- Export Sales Manager Europe Division
- Directors - New Zealand
- Nursery Production Manager Victoria Australia
- Technical Sales Consultant, Washington
- Export Sales Manager North America Exports
- Head Grower Hydroponic Greenhouse
- Account Manager – South-East Asia
- Vegetable Seed - EU Sales and Regional Manager
- Business Developer – High Tech Horticulture
- Operations Manager Organic Farm Barka Oman
Top 5 -yesterday
- "At the end of the day, everyone has to pay a higher price for the gas”
- Abu Dhabi: $84m contract for building two hydroponic farms
- Oishii opens new product segment by introducing $20 berries
- Australia: Using BioClay technology to protect plants against whitefly
- Young Indian growers look forward to technical tools
Top 5 -last week
Top 5 -last month
- "Honduras greenhouse park to become the largest producer-exporter in the Central American region"
- Netherlands: Codema Systems Group declared bankrupt
- Shanghai: Young people who can't get vegetables start to "help themselves" through hydroponic vegetables
- Canada: Dutch holding company acquires Ontario Plants Propagation
- Google meets agriculture at Go Green Agriculture
"LEDs and algae – "The possibilities are endless"
What wavelengths of light should I use for my algae?
Despite their difference in size and biology, cyanobacteria and algae use pretty much the same photosynthetic machinery as found in land plants. This means that the light capture at the core of the photosystems is similar. The key difference is in the cellular structures and chemistry surrounding the photosynthetic machinery.
The cellular structures attached to the photosynthetic center are called the antennae. Similar to television and radio antennae, their shape and structure dictate which signals are brought in. Different algae have adapted to different light environments through the formation, or altering, of light-capturing pigments within the antennae. One way to understand what wavelengths of light are likely to be utilized by a specific alga is to extract and analyze the pigments which are integrated into the structure of its antennae.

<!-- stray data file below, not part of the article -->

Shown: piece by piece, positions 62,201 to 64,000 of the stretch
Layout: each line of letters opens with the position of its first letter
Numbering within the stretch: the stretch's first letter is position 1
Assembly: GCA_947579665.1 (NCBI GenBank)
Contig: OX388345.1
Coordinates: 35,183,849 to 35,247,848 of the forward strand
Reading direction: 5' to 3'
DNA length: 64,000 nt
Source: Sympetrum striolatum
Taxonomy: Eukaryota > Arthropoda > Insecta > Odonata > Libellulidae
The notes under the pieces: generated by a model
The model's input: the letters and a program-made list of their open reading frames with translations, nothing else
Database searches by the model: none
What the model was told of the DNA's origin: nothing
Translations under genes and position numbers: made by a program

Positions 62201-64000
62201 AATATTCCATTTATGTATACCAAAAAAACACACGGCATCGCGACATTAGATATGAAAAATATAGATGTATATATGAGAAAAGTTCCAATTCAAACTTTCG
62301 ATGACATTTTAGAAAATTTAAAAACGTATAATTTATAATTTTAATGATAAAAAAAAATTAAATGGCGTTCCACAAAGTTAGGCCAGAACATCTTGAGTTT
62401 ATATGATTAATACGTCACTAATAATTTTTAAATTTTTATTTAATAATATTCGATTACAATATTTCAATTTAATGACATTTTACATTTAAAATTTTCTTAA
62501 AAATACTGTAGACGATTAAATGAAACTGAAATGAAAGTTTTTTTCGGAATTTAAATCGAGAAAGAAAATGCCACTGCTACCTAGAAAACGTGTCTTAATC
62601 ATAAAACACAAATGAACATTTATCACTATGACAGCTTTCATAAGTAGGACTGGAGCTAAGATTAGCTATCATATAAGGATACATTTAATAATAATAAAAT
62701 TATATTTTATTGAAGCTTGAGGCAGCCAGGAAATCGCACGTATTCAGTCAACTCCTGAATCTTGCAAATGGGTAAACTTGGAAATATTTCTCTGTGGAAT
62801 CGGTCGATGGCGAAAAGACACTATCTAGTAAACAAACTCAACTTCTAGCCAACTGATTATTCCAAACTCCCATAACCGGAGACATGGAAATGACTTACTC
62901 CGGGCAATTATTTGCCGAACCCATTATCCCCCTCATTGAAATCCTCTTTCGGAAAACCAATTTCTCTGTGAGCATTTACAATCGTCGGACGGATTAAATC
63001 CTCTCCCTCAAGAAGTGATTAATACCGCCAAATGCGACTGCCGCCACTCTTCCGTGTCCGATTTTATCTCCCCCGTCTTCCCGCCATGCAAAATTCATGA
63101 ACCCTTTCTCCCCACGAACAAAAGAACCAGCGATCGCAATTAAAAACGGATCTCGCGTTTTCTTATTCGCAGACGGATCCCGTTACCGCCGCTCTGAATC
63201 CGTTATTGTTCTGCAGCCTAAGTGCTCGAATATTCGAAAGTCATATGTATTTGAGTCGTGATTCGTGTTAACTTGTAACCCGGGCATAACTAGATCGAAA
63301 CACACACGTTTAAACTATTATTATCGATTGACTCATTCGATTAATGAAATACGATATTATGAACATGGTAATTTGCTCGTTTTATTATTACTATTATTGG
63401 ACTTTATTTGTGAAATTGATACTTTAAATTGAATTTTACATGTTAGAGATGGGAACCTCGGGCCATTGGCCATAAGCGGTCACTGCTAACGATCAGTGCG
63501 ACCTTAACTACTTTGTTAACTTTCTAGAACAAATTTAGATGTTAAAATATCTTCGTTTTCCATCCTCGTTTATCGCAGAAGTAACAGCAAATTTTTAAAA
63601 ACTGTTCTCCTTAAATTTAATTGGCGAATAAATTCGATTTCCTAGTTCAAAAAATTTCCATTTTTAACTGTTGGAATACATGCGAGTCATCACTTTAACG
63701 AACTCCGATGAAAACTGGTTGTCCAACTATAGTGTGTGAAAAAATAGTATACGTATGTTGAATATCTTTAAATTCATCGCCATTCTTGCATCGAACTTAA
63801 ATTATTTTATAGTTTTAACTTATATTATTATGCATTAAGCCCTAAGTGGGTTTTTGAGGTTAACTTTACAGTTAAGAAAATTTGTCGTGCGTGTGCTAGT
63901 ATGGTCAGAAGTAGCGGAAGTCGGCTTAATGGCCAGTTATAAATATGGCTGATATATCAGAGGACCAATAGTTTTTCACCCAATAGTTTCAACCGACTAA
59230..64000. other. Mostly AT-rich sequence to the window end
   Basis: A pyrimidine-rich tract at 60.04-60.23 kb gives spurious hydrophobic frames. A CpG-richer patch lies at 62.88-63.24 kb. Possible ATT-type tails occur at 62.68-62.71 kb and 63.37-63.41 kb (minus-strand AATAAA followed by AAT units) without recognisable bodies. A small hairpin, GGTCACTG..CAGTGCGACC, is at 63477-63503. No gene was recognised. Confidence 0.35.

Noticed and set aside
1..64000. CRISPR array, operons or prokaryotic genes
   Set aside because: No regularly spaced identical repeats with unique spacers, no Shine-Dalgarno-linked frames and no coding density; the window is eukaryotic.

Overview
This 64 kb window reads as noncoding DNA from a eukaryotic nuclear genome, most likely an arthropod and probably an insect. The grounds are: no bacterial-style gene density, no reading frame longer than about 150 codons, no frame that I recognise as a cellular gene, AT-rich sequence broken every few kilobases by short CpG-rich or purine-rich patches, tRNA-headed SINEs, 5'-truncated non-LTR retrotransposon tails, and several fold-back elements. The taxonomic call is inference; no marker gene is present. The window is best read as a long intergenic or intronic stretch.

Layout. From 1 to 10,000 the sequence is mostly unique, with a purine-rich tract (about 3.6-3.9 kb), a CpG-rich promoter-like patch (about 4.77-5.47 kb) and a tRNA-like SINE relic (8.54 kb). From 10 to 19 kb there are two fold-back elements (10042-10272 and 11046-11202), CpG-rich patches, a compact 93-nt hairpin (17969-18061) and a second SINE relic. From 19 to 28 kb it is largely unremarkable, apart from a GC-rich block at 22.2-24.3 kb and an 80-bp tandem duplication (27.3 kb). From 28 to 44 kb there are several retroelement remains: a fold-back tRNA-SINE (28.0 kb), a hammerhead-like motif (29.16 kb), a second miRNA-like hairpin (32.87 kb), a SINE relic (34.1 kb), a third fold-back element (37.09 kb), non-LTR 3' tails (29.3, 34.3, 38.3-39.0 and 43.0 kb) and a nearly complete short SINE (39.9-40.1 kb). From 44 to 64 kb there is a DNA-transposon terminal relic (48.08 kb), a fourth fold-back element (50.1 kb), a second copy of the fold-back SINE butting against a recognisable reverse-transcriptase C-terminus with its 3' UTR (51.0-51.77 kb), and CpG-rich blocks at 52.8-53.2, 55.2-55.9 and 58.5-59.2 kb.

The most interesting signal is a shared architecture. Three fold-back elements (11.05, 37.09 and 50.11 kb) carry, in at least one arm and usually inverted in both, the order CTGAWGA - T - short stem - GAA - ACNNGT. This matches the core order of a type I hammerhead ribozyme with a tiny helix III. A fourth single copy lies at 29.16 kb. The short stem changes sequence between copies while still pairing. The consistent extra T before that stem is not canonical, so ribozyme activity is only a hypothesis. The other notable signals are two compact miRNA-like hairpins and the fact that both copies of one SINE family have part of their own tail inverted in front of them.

In addition to differences in the wavelengths captured by the antennae, the amount of biomass outside of the photosynthetic machinery can have an effect on the wavelengths utilized. In a recent lecture at the University of Arizona, I gave an example of this by showing that cyanobacteria, with very little biomass, absorbed only the basic pigment-related wavelengths. A strain of green algae, with more surrounding biomass, absorbed a wider range of wavelengths than the cyanobacteria. And finally, a plant canopy absorbed the broadest wavelength spectrum due to the additional cells and leaf tissue.
Why use LEDs with algae?
There are many reasons LEDs are ideal for lighting algae cultures. Just like in greenhouses, outdoor systems are at the mercy of available sunlight – which can change depending on the weather or time of year. In order to maintain optimal productivity, growers must install lighting systems. Legacy lighting such as high pressure sodium, metal halide, or fluorescent light, have harmful chemicals that could contaminate the ponds if they were to break. Also, these lights have wavelengths that are not ideal for photosynthesis and they are energetically inefficient. Low profile LED systems with the appropriate wavelengths are safer, increase growth rates, and are significantly cheaper to operate than legacy lighting.
Read more at the Illumitex blog.
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Other news in this sector:
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